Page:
In April, Medium CEO Ev Williams wrote a memo to his staff about the company’s shifting culture in the wake of a challenging year.
“A healthy culture brings out the best in people,” he wrote. “They feel psychologically safe voicing their ideas and engaging in debate to find the best answer to any question — knowing that their coworkers are assuming good intent and giving them the benefit of the doubt because they give that in return.”
A few paragraphs later, Williams wrote that while counterperspectives and unpopular opinions are “always encouraged” to help make decisions, “repeated interactions that are nonconstructive, cast doubt, assume bad intent, make unsubstantiated accusations, or otherwise do not contribute to a positive environment have a massive negative impact on the team and working environment.”
He added: “These behaviors are not tolerated.”
The internal memo, obtained and verified by TechCrunch, was published nearly one month after Medium staff’s unionization attempt failed to pass, and roughly one week after Williams announced a pivot of the company’s editorial ambitions to focus less on in-house content and more on user-generated work.
Medium’s editorial team got voluntary payouts as part of the shift, with VP of Editorial Siobhan O’Connor and the entire staff of GEN Magazine stepping away.
However, several current and former employees told TechCrunch that they believe Medium’s mass exodus is tied more to Williams’ manifesto, dubbed “the culture memo,” than a pivot in editorial focus. Since the memo was published, many non-editorial staffers — who would presumably not be impacted by a shift in content priorities — have left the company, including product managers, several designers and dozens of engineers.
Medium was able to be reached for comment, but did not share the statement that confirmed or denied the metrics on departure.
Those departing allege that Williams is trying to perform yet another reset of company strategy, at the cost of its most diverse talent. One pull of internal data that includes engineers, editorial staff, the product team, and a portion of its HR and finance team, suggests that, of the 241 people who started the year at Medium, some 50% of that pool are now gone. Medium, which has hired employees to fill some vacancies, denied these metrics, stating that it currently has 179 employees.
Medium said that 52% of departures were white, and that one third of the company is non-white and non-Asian. The first engineer that TechCrunch spoke to said that minorities are overrepresented in the departures at the company. They also added that, when they joined Medium, there were three transgender engineers. All have since left.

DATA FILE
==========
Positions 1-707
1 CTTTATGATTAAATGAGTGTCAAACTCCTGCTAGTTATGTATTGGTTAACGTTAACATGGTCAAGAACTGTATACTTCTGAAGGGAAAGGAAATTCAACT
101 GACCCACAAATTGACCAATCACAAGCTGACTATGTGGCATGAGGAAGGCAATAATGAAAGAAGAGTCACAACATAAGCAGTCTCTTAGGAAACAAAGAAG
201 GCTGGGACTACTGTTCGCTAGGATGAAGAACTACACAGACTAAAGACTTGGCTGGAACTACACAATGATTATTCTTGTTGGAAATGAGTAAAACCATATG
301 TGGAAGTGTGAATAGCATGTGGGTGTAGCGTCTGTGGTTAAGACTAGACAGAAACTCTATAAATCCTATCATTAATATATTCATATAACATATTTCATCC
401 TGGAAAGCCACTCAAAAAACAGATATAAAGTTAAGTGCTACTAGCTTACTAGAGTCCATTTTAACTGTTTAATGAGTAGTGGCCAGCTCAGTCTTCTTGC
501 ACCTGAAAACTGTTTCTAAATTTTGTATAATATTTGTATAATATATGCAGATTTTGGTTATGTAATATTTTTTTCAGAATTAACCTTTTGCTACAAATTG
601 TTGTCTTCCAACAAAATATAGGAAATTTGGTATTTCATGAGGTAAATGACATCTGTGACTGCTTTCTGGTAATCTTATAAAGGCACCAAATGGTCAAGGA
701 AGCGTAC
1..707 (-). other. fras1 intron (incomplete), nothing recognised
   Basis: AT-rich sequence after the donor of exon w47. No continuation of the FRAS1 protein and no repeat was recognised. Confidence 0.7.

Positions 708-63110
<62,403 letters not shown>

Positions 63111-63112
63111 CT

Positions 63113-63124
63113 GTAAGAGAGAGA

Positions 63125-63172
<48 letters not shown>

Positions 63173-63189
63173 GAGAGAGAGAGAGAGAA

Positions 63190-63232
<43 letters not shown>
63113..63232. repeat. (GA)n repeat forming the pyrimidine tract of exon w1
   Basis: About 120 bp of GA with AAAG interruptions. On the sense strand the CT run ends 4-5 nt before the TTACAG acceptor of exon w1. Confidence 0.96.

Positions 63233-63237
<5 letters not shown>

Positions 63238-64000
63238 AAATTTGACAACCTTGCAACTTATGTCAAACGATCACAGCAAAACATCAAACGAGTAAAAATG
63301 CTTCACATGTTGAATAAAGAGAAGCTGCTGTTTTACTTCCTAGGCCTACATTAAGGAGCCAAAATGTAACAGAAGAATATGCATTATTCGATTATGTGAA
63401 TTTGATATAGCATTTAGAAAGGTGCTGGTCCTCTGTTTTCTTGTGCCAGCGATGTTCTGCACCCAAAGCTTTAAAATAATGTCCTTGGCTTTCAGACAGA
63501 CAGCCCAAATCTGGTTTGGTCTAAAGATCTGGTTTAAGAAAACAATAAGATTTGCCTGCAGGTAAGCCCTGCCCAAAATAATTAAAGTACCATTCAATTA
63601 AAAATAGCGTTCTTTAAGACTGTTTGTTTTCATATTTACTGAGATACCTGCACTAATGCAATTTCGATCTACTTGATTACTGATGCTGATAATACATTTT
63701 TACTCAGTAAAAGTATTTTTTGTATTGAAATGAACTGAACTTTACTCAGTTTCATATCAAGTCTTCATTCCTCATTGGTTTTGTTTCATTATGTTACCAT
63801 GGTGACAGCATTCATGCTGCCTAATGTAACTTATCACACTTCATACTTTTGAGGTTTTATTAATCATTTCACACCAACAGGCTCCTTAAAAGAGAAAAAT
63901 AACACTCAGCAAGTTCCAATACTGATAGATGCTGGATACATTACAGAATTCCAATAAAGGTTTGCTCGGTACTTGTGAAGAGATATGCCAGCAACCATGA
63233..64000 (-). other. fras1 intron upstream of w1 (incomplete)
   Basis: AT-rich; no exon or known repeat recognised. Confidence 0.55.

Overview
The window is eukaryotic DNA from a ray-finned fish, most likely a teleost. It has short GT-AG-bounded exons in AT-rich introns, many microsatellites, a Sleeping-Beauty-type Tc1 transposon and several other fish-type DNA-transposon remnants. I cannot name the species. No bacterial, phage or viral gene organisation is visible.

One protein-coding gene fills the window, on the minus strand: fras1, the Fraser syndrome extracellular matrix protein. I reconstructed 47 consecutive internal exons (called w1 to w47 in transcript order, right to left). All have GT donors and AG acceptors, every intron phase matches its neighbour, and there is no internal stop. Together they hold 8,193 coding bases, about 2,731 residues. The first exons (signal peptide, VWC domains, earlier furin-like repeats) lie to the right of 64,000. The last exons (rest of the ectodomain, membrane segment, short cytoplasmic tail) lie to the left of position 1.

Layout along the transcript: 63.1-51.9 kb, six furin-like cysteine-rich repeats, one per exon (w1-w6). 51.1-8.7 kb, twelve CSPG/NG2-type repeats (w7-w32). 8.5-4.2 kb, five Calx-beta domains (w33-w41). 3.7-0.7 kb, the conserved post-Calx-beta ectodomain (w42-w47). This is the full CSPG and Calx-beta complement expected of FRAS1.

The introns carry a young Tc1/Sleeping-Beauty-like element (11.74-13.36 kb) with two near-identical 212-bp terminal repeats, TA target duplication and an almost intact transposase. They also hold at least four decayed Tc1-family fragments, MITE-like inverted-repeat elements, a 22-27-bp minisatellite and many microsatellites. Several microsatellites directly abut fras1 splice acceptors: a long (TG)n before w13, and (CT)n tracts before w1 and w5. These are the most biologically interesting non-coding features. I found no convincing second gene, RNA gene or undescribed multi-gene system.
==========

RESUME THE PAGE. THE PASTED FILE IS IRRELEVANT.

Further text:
‘A beloved dictator vibe’
In February, a number of Medium employees — led by the editorial staff — announced plans to organize into a union. The unionization effort was eventually defeated after falling short by one vote, a shortfall that some employees think was due to Medium executives pressuring staff to vote against the union.
The month after the unionization effort failed, Medium announced an editorial pivot. The company offered new positions or voluntary payouts for editorial staff. A number of employees left, which is not uncommon in the aftermath of a tense time period such as a failed unionization and the offer of a clear, financially safe route out.
In April, Williams posted the culture memo outlining his view on the company’s purpose and operating principles. In the memo, he writes that “there is no growth without risk-taking and no risk-taking without occasional failure” and that “feedback is a gift, and even tough feedback can and should be delivered with empathy and grace.” The CEO also noted the company’s commitment to diversity, and how adapting to “opportunities or threats is a prerequisite for winning.”
Notably, Medium has gone through a number of editorial strategy changes, dipping in and out of subscriptions, in-house content, and now, leaning on user-generated content and paid commissions.
“Team changes, strategy changes and reorganizations are inevitable. Each person’s adaptivity is a core strength of the company,” the memo reads.
The memo doesn’t explicitly address the unionization attempt, but does talk about how Medium will not tolerate “repeated interactions that are nonconstructive, cast doubt, assume bad intent, make unsubstantiated accusations, or otherwise do not contribute to a positive environment [but] have a massive negative impact on the team and working environment.”